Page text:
Unorthodox integrity Artist Lauren Corbin

by MADELEINE PECK WAGNER
Artist Lauren Corbin is a reminder that editing oneself is not the same as self-censorship, and that in the service of a creative endeavor, editing is an essential tool. A printmaker with exquisite drafting skills, Corbin deftly fuses an unorthodox agenda with highly rendered imagery using a variety of printmaking techniques, resulting in images that suspend the viewer’s sense of disbelief. Effectively creating scenarios where understanding is gleaned intuitively, these pieces are created with precision and skill, heightening their power.
Often finding points of departure in that which has been overlooked, Corbin’s curiosity drives her to seek out the unusual and underappreciated. At her day job as an Artist-in-Residence at Shands Jacksonville, Corbin interacts with lower-income patients, often from the surrounding area of Springfield, who are in crisis. She uses art to bridge societal gaps, and the results are overwhelmingly positive. “I find the work in the psych unit is one of the most rewarding and engaging aspects of my job; there are material and technical restrictions, and then these same boundaries often appear in my own work as I transition between typical tools and unexpected ones.”
For her latest pieces, a suite of monoprints accented with drawings, Corbin says she chose to explore objects and subjects removed from their traditional settings and juxtaposed against design. “As a printmaker, balancing organic qualities against pattern and repetition is an important part of what I do. I think it allows me to engage in a contemporary manner without foregoing those aspects of rendering that create something of a story.”
Her recent pieces have been extrapolated from an ongoing body of work that includes daily, tiny pieces that reflect objects both found and imagined (monoprints of texture and watercolors of asinine monsters or of her tortoise, Walter). Indeed, it is imagination fused to technical prowess that engages viewers and other artists alike in her works. She also refuses to use things like projectors or tracings in her work because she strongly believes that a part of being a successful artist is the skill to translate ideas into actuality. “I start with an idea and work it to a point of believability, then I move into an intuitive mode and watch what happens.”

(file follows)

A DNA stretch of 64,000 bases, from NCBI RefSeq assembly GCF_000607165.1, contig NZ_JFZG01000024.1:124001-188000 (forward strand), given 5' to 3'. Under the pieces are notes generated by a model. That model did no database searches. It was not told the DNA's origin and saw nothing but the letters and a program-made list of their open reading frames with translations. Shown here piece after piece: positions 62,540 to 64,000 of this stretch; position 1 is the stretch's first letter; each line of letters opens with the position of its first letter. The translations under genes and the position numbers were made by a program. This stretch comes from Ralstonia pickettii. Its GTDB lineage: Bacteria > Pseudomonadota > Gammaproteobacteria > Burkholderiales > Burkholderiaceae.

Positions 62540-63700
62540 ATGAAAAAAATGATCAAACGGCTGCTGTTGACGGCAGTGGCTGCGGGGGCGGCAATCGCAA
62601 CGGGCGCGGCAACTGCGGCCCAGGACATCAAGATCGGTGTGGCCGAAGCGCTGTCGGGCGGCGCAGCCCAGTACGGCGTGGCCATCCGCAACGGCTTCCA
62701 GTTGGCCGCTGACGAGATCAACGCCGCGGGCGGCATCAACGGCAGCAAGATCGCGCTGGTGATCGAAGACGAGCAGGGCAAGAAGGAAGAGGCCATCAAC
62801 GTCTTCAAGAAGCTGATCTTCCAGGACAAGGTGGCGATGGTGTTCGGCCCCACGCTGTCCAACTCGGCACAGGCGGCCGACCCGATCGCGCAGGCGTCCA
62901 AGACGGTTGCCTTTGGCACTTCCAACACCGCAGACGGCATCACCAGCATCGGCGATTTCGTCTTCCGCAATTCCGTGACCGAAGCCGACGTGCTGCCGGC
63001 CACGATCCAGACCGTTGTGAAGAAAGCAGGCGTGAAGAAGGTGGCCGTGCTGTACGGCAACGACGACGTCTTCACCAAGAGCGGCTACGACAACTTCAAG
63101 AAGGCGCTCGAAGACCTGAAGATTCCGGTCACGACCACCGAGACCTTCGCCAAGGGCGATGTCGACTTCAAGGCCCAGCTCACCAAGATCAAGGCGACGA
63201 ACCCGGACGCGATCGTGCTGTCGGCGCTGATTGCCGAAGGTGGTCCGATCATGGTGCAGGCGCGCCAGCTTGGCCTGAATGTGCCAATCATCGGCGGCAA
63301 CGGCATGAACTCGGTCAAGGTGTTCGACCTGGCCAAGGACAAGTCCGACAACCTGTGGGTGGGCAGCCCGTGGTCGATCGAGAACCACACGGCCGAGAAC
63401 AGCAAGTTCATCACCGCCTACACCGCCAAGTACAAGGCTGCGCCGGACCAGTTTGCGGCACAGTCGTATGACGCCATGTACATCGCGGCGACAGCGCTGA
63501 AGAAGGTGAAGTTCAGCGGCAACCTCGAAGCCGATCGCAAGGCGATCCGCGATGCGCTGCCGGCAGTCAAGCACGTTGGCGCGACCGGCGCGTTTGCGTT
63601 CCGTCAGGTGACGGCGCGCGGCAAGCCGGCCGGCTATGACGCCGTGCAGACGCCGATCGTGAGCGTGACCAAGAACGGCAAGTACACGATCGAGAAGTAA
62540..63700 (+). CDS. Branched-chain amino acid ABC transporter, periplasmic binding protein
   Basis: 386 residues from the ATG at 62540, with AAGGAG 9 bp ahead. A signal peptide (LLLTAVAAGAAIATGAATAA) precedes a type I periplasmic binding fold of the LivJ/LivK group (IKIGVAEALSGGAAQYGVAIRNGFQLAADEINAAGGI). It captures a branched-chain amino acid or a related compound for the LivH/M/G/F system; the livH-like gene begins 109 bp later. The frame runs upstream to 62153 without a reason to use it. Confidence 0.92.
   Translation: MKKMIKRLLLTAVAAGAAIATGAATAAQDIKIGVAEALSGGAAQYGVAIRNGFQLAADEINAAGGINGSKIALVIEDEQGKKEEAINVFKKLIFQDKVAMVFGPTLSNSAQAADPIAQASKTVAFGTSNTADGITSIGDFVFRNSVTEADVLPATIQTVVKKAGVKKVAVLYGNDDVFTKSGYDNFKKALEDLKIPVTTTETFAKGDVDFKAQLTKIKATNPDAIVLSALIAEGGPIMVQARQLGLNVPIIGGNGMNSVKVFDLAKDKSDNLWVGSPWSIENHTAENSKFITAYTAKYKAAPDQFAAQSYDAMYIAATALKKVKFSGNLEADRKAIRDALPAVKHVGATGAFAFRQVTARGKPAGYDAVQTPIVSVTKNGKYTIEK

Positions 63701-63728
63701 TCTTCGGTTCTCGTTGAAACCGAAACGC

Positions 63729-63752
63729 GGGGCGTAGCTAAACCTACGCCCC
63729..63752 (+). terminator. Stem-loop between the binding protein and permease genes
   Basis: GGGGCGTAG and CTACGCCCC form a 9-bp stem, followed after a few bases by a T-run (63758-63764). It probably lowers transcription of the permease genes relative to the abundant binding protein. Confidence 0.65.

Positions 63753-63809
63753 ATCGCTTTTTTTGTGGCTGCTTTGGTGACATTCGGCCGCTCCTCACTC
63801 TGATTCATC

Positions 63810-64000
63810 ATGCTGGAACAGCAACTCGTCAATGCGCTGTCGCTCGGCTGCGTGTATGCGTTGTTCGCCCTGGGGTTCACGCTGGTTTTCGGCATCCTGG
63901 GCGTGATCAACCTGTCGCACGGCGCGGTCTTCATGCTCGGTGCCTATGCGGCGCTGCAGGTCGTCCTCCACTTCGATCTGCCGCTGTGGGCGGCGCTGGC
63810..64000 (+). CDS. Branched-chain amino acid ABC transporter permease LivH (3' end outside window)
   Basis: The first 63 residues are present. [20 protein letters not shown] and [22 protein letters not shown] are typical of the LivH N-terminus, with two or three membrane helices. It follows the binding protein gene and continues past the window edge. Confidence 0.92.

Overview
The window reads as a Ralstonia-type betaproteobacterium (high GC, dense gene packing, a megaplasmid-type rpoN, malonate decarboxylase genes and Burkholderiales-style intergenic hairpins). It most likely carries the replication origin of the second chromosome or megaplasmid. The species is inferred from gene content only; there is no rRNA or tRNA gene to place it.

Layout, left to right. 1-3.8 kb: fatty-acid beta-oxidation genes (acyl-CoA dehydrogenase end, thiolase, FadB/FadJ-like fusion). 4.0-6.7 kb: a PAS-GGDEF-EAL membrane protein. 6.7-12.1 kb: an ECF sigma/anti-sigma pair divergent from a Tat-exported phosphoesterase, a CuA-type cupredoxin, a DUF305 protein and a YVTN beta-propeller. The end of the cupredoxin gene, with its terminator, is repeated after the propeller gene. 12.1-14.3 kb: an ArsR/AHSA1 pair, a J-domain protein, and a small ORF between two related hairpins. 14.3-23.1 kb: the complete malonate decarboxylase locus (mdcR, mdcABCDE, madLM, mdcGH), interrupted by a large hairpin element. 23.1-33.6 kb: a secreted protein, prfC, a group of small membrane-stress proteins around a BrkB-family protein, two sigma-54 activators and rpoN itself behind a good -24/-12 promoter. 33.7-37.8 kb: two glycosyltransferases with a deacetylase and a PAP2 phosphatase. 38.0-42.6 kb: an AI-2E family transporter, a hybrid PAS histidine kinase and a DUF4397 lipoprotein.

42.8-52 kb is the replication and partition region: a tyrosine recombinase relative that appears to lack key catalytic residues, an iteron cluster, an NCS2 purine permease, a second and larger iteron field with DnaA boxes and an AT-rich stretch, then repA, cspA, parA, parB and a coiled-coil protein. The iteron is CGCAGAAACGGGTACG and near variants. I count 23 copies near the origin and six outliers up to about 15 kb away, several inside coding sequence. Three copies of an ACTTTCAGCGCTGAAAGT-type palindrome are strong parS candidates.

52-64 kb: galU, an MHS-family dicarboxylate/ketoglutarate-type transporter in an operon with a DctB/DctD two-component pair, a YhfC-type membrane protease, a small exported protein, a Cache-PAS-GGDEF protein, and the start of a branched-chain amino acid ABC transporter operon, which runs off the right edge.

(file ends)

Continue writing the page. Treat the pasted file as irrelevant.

During the May Art Walk, artist Christina Foard is showing a selection of other artists at her studio space on the top floor of the AT&T building (www.christinafoard.com/home.html) in a show titled Cityscape 2012: Acquaint. She says of Corbin, “[She] juxtaposes unlikely components of design, drawing and innovation. She grasps the absurd, the beautiful and the poignant in the world around her, and this delicate interwoven sensibility is evident in her work. I want to do my part to introduce her to the Jacksonville art scene.”
However, the artist herself is shy and even a little reluctant to discuss her images and her processes “I feel there is a problem in pinpointing what I am doing because it always changes,” Corbin says. “In fact, the idea I’d had for the Acquaint show evolved away from the original idea because I thought of a better way to represent it. My start point and my end point almost always end up being very far away from one another; rarely do I commit to one idea or process because it always morphs as I go.”
Perhaps it is this willingness to change direction midstream, to obsessively edit and re-edit her own work with concern for only that which is successful and meaningful, that causes Foard to say, “[Corbin] is, unquestionably, one of the strongest young artists in our city and her work captivates my imagination. It is an honor to show with her.”

About EU Jacksonville

october, 2021

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